Priscila Montana was only a child when she and her family left Buenos Aires and moved to the United States. But the awkwardness she felt at the time and her struggle to fit in are experiences that have never left her. Now, as founder and CEO of Cultural Awareness International Inc., Montana makes it easier for others who are making an international transition—and for companies entering new global markets. Launched 21 years ago, Dallas-based CAI provides destination services and intercultural training. This may mean everything from helping U.S. executives prepare for a meeting with clients in China to coaching on simple international differences, like what it takes to get a driver’s license in Germany.
“My idea was to develop a very specialized, high-end, hands-on cross-cultural training company for expatriates going abroad, or for businesspeople who needed to know how to cross borders successfully,” Montana says.
After living with her family in both America and Europe for a number of years, Montana became a U.S. citizen a few years after graduating from Boston University. She earned a masters degree in counseling and education from the University of North Texas, then developed the concept of CAI. She felt there would be a demand for international assimilation consulting, due to the growing number of corporations that were going global. And she was right.
CAI now has 12 multilingual employees and more than 250 global affiliates and partners. The company operates or has clients in most countries around the world, with a focus on India, China, Russia, Brazil and Saudi Arabia.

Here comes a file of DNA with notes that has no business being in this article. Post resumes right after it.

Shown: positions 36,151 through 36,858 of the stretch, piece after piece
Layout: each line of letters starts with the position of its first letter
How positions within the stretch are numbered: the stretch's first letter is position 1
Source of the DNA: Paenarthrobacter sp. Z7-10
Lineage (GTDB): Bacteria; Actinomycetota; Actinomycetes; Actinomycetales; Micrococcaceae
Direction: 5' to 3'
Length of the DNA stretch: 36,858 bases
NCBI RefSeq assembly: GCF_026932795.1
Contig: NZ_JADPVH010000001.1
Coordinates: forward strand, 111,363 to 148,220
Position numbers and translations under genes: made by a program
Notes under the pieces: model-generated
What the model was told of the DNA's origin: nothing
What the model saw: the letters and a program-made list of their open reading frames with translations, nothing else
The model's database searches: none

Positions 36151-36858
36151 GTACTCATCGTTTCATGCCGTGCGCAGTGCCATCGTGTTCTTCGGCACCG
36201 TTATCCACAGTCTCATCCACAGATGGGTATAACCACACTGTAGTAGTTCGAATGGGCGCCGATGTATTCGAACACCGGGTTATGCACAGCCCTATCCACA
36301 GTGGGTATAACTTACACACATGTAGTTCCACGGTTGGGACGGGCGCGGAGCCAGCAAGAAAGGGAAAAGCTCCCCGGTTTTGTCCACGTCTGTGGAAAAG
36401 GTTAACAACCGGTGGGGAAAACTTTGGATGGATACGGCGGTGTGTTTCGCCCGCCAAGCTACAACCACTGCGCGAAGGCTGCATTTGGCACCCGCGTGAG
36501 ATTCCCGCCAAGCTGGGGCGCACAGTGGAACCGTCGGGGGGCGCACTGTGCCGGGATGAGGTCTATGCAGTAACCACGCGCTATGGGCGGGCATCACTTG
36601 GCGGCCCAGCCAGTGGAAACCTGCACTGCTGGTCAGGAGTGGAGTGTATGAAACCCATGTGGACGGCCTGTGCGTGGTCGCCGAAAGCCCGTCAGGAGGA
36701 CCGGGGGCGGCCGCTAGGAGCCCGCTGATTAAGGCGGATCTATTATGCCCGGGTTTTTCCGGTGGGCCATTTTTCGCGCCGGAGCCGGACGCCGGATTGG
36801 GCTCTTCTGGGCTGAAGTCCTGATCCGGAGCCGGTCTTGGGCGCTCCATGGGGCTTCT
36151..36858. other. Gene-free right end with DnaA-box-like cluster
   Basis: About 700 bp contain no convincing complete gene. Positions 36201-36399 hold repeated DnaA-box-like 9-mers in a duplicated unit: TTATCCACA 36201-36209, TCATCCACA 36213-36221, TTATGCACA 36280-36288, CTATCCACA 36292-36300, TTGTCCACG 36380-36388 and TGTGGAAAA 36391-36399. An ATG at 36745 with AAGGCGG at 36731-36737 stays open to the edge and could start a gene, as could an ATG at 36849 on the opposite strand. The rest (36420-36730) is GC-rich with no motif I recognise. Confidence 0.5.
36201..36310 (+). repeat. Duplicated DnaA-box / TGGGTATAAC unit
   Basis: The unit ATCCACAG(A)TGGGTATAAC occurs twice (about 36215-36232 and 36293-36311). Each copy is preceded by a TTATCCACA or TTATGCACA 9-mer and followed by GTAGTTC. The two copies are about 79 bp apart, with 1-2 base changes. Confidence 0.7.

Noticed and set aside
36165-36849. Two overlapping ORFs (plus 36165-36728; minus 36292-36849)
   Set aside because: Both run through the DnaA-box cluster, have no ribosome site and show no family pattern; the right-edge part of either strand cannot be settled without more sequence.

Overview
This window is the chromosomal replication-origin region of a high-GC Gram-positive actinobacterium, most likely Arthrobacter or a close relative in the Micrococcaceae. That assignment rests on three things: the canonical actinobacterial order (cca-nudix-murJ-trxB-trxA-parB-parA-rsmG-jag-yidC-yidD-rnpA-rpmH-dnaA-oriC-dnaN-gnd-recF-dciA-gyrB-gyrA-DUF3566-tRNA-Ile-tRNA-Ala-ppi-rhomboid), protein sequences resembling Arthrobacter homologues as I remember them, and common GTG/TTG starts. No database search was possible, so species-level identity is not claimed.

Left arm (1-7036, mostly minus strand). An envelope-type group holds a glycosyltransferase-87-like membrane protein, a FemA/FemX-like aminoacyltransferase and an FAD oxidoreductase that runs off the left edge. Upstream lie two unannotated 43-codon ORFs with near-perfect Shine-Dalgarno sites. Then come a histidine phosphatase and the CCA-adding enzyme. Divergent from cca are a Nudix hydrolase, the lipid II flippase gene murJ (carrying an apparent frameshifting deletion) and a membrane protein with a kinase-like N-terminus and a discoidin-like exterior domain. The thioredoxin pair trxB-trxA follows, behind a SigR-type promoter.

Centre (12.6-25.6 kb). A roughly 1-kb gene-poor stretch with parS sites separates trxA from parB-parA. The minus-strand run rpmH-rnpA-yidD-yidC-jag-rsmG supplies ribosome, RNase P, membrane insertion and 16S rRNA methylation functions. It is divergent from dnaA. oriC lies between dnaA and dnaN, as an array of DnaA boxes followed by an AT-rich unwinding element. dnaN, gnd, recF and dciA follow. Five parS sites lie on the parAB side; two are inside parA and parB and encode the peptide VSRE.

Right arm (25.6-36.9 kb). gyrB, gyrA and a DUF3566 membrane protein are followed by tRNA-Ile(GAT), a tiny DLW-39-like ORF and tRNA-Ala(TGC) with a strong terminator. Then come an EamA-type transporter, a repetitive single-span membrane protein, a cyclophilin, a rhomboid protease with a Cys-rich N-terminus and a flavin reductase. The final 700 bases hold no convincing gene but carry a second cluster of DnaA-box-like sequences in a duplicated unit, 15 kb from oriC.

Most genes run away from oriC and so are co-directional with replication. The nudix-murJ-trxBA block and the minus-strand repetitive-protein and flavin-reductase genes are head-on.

But there has been demand for the company’s services stateside, too. For example, when Dr Pepper Snapple Group relocated its R&D center from Connecticut to Plano in 2008, CAI helped arrange orientation visits that included the typical tours of schools and neighborhoods, as well as experiences that were tailored to employees’ special interests, such as a visit to a model airplane club in McKinney.
“It is this type of detail that makes CAI such a great partner,” says Ivan Thompson, vice president of human resources at Dr Pepper Snapple.
The beverage company retained more than 50 percent of the talent in its relocating R&D team, well above the typical 15 percent retention rate, Thompson says.
Despite her hectic schedule, Montana says she finds her work very rewarding. “Nothing gives me greater pleasure than witnessing the value that we are able to bring to people struggling to work effectively in the global marketplace,” she says.